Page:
The fourth Super Famicom Goemon game – “The Glittering Journey: The Reason I Became a Dancer” – is the best of all of the Mystical Ninja games. The Goemon Impact shows on the doorstep and learns of a planet filled with people that look just like him. Mistaking him for their leader, they begin to worship him, but the planet is soon attacked by the devious Harakiri Seppukumaru. (“Harakiri” and “seppuku” are both methods of ritual suicide.) Unable to let his followers down, Impact flies his friend into outer space to save the day.
This game reintroduces the stage select from Goemon 2. Each character is marooned on their own planet, and these must be conquered separately before your team can reunite. You’ll still need to gather special powers for your characters, retaining some of the adventure game feel. The levels are fairly short, though, and there aren’t as many as Goemon 2. There are some town segments with minor puzzles to solve, which are annoying if you don’t know Japanese, but are a relatively minor impediment. While the character sprites are the same as in Goemon 3, the backgrounds are some of the system’s best. Konami also added some voice clips for the gang, as well as some insanely catchy music with extraordinarily high sound quality. This is a 24 meg game – huge for a non-RPG title – which accounts for the tremendous visuals.
The first-person Impact fights are gone, and now each boss has their own mini-game. Each boss has their own mini-game. Some are lame, like a quiz game and a Track & Field ripoff. One of the better games lets you play Taisen Puzzle-dama, Konami’s answer to Puyo Puyo. By far the coolest (and hardest) is the bungee jump game – Impact is stationed on the ground, and an enemy mecha bungee jumps from lower orbit. You have to catch his sword as he falls before he slices you in half. The final boss battle has Seppukumaru tossing mini-Death Stars towards Earth, and you have to catch them and throw them back. All of these can be played with four players as well. And if you unlock all of the secrets in the game, you can play Time Pilot ’95, a rejuvenation of Konami’s old arcade classic. It’s not quite as cool as the levels from Gradius or Xexex in previous games, but it’s a nice throwback.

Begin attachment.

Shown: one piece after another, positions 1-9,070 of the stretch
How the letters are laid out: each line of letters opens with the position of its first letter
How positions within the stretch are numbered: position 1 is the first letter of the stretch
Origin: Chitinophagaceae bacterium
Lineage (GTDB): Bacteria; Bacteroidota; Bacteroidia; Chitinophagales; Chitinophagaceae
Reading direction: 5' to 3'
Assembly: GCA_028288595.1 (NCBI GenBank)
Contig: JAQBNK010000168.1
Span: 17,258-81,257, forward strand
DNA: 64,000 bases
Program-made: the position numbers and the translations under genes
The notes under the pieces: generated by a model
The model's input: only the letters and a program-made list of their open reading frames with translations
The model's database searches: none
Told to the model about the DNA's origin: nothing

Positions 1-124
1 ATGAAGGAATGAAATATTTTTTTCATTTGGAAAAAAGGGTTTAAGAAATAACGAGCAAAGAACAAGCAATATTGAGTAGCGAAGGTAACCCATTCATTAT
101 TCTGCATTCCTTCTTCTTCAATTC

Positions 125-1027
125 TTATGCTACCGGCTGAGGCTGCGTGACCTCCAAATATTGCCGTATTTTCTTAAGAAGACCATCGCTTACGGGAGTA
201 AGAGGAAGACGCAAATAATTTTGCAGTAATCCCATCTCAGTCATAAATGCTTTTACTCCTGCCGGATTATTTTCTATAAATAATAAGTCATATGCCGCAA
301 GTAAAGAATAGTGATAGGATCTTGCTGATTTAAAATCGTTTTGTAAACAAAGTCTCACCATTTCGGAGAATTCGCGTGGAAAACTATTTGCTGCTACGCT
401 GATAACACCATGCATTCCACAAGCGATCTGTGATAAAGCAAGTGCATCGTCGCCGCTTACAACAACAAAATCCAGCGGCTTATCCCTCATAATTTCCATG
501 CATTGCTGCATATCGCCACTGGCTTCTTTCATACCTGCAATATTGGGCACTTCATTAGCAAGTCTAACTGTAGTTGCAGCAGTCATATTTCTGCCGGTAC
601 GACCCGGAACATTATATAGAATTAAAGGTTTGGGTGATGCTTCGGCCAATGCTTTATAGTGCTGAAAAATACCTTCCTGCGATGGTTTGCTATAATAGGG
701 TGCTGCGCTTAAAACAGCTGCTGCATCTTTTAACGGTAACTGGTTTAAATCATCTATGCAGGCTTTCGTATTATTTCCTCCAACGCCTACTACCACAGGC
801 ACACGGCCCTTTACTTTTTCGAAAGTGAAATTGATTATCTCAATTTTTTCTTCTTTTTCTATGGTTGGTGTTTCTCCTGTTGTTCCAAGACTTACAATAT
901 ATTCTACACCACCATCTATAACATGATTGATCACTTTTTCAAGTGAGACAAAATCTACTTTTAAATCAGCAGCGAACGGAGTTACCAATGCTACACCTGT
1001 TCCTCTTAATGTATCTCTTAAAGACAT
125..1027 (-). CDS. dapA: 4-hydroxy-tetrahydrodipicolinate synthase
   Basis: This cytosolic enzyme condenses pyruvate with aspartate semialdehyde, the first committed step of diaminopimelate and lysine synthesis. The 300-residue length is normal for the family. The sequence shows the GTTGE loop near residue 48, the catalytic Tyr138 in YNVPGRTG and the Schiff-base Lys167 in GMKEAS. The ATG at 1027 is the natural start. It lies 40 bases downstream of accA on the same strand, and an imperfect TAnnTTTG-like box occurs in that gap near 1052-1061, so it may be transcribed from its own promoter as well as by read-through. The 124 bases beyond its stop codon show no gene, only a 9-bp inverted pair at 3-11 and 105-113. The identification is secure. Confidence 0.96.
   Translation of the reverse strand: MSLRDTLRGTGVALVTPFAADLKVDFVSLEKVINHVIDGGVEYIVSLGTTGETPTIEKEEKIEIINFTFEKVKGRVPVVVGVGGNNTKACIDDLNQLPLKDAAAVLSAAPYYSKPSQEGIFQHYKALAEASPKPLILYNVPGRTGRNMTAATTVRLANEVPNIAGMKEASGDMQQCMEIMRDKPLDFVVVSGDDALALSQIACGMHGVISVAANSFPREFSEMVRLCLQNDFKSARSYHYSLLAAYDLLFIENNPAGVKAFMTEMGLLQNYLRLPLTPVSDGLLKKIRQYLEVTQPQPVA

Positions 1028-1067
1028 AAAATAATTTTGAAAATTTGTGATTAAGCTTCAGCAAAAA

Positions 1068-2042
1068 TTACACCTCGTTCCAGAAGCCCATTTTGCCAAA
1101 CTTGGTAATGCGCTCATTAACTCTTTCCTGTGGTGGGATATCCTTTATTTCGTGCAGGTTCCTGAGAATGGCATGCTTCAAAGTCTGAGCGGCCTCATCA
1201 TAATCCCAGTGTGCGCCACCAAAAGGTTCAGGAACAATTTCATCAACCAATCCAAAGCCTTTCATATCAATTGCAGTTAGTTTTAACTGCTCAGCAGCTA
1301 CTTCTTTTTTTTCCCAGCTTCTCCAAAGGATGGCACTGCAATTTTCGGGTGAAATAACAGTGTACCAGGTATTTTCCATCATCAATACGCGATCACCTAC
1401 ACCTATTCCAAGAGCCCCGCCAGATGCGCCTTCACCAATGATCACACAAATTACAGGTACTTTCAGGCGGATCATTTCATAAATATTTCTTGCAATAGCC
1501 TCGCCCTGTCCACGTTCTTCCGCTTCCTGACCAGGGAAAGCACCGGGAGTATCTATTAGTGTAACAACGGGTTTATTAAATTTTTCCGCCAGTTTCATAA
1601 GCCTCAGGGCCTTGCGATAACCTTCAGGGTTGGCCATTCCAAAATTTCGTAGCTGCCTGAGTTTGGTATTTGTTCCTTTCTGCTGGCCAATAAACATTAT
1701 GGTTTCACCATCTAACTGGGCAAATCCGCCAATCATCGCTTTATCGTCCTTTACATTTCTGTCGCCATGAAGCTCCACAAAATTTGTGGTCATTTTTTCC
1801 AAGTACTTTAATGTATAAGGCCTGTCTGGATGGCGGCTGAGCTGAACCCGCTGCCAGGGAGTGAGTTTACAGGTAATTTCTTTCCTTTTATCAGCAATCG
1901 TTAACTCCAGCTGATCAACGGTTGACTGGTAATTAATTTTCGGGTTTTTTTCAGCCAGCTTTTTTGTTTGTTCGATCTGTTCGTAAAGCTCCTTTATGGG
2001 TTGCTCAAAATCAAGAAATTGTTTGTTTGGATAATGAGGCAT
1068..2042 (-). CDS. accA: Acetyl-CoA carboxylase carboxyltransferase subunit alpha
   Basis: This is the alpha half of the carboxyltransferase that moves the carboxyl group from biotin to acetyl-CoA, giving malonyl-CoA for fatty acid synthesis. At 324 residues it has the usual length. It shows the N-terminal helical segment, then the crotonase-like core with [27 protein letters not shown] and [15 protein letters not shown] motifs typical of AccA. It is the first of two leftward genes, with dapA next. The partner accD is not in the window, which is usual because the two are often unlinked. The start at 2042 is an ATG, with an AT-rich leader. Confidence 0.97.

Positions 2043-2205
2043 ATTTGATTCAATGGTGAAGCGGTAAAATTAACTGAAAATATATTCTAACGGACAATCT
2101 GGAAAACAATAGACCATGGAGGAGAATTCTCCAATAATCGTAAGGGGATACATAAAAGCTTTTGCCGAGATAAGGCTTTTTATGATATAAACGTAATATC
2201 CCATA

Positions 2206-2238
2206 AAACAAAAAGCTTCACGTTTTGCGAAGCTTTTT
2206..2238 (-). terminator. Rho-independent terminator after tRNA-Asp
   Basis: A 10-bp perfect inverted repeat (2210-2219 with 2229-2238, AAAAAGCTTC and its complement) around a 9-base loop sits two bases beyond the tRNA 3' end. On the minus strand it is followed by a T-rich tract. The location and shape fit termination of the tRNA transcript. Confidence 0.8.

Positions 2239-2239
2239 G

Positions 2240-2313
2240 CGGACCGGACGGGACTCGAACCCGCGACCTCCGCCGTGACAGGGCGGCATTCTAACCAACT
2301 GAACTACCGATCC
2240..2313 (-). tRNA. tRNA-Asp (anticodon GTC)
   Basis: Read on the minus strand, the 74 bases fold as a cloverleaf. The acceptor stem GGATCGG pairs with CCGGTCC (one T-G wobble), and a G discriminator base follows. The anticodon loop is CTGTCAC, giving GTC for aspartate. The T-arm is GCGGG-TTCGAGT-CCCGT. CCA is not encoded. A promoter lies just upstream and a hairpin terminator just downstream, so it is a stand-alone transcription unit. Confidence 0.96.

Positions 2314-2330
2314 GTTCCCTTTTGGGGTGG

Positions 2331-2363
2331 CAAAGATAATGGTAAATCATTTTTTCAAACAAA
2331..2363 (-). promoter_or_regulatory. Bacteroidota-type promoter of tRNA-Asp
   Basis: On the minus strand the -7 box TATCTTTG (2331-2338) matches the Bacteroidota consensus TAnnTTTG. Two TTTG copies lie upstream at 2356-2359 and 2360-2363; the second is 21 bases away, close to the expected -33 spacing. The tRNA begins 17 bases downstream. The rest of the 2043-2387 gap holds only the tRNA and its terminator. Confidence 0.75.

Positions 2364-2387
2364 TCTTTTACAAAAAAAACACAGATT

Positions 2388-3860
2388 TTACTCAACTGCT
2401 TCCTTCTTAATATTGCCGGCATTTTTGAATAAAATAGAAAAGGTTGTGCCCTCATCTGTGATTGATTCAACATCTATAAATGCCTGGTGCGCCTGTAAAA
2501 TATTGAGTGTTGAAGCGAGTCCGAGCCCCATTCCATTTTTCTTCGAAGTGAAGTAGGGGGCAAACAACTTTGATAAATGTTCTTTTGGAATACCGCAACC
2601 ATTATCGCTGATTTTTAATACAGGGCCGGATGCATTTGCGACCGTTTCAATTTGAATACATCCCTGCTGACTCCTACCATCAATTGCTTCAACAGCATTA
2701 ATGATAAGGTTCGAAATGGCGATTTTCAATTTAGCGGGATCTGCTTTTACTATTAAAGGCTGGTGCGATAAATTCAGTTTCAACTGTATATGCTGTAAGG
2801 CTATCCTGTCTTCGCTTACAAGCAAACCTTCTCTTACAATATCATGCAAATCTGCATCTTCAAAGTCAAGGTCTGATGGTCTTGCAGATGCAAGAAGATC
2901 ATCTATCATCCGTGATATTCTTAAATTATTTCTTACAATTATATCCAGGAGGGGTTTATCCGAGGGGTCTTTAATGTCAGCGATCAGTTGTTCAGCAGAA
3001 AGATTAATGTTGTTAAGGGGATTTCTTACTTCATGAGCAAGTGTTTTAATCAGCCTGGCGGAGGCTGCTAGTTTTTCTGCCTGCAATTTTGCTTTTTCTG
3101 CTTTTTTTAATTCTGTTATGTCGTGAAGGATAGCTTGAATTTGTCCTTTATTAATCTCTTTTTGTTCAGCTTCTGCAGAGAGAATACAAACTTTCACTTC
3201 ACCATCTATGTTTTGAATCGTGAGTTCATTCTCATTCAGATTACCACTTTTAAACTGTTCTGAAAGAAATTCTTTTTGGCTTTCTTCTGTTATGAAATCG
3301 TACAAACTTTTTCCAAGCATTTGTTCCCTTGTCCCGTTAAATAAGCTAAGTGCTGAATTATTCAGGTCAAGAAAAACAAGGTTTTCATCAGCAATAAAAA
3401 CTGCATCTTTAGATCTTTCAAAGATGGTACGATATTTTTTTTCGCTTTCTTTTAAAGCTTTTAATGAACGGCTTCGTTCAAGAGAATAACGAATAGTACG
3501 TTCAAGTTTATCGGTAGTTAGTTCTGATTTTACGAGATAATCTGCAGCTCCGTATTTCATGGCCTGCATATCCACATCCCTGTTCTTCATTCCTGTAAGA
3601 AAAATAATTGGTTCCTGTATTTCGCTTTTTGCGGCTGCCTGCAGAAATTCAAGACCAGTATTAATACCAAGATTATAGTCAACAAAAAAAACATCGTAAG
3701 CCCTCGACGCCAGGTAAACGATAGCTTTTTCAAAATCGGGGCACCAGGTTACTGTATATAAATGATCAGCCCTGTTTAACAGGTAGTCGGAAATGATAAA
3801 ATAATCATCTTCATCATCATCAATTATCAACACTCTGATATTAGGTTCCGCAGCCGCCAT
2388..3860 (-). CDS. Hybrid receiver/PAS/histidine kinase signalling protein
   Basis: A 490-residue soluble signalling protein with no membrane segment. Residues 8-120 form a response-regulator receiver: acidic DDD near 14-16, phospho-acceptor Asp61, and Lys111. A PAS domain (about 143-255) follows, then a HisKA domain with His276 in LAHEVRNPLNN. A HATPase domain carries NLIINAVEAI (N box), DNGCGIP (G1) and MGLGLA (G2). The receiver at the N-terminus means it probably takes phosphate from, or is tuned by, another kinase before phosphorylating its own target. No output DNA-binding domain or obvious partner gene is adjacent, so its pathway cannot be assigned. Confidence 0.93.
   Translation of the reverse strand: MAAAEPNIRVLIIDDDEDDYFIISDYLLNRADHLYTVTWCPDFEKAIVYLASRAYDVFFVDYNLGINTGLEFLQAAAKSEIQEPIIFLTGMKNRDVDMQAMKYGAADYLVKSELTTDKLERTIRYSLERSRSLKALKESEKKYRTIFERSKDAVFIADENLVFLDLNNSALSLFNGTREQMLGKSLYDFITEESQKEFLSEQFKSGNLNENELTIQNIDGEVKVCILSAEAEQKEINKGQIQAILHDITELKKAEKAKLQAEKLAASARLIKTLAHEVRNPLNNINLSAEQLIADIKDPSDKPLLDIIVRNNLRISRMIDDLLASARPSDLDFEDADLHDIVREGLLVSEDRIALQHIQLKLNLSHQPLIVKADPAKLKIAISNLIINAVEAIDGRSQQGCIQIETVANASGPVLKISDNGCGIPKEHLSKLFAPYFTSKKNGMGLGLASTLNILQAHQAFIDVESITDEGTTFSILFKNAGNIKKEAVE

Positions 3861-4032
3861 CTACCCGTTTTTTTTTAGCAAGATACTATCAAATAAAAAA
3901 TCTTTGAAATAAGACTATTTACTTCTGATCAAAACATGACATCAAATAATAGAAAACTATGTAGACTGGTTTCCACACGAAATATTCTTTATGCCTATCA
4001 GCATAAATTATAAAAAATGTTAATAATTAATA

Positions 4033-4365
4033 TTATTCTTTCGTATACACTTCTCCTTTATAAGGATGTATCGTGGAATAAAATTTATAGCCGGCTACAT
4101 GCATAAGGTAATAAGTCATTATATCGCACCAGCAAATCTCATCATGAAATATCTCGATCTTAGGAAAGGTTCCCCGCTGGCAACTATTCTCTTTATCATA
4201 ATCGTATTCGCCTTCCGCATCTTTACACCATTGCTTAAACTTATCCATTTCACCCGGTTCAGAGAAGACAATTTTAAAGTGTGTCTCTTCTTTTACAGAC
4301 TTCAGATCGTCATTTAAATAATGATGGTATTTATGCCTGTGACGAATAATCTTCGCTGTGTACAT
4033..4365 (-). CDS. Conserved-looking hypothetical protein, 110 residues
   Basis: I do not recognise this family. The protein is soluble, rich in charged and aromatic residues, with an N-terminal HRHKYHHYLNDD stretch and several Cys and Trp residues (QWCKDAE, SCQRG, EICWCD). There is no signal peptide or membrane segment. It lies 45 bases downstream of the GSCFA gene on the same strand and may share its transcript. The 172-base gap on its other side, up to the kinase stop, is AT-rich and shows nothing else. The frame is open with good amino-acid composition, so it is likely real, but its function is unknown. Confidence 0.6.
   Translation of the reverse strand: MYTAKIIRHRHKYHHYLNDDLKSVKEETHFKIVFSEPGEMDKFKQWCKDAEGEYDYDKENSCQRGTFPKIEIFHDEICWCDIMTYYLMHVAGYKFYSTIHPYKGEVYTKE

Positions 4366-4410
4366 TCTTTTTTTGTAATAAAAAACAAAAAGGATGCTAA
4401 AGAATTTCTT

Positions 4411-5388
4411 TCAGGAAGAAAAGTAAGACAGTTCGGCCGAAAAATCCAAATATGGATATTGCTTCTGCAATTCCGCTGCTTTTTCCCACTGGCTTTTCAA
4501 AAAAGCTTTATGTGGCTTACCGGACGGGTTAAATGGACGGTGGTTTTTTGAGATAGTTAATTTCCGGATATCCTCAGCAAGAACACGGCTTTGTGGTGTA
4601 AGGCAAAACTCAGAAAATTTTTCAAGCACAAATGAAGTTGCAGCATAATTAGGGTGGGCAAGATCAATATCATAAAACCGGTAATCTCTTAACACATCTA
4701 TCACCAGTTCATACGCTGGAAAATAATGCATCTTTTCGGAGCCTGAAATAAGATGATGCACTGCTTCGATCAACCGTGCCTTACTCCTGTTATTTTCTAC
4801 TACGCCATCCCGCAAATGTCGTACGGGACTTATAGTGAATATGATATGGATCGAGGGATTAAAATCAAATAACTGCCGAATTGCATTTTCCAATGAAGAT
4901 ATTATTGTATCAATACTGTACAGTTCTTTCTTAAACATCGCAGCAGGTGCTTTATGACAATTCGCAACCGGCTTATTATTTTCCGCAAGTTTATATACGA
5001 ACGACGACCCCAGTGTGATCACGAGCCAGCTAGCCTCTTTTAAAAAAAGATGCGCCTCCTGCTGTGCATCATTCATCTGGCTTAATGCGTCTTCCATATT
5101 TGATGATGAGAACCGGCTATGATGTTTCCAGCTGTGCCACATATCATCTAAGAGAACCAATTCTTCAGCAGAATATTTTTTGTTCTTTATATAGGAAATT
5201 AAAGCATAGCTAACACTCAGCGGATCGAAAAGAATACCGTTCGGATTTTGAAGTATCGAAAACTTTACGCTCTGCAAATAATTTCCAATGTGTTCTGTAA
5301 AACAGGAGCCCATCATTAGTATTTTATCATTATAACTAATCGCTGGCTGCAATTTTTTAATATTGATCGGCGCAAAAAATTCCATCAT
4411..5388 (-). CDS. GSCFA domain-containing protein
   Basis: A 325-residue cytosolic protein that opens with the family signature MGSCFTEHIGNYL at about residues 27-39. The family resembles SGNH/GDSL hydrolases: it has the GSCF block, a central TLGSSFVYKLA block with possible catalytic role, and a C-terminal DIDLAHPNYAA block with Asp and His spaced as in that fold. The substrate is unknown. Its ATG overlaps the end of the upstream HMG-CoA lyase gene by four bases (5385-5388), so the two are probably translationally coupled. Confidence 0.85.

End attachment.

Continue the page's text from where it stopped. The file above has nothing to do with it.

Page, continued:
The rest of the game exudes even more of the wackiness one would expect – one boss is so obsessed with sports that you fight against baseball playing soldiers in a soccer stadium. One level has your character stalked by a firearm that looks suspiciously like the handgun from Doom. Another has you fighting robots of Ryu and Guile from Street Fighter II. Yet another crazy (and saddeningly short) scene has you riding on a car as it plummets through the sky. It’s this kind of wackiness that elevates Dancer not only above your typical side scrollers, but beyond the rest of the entire Goemon series. It also has the best game over screen, with a buff, hula-hooping demon.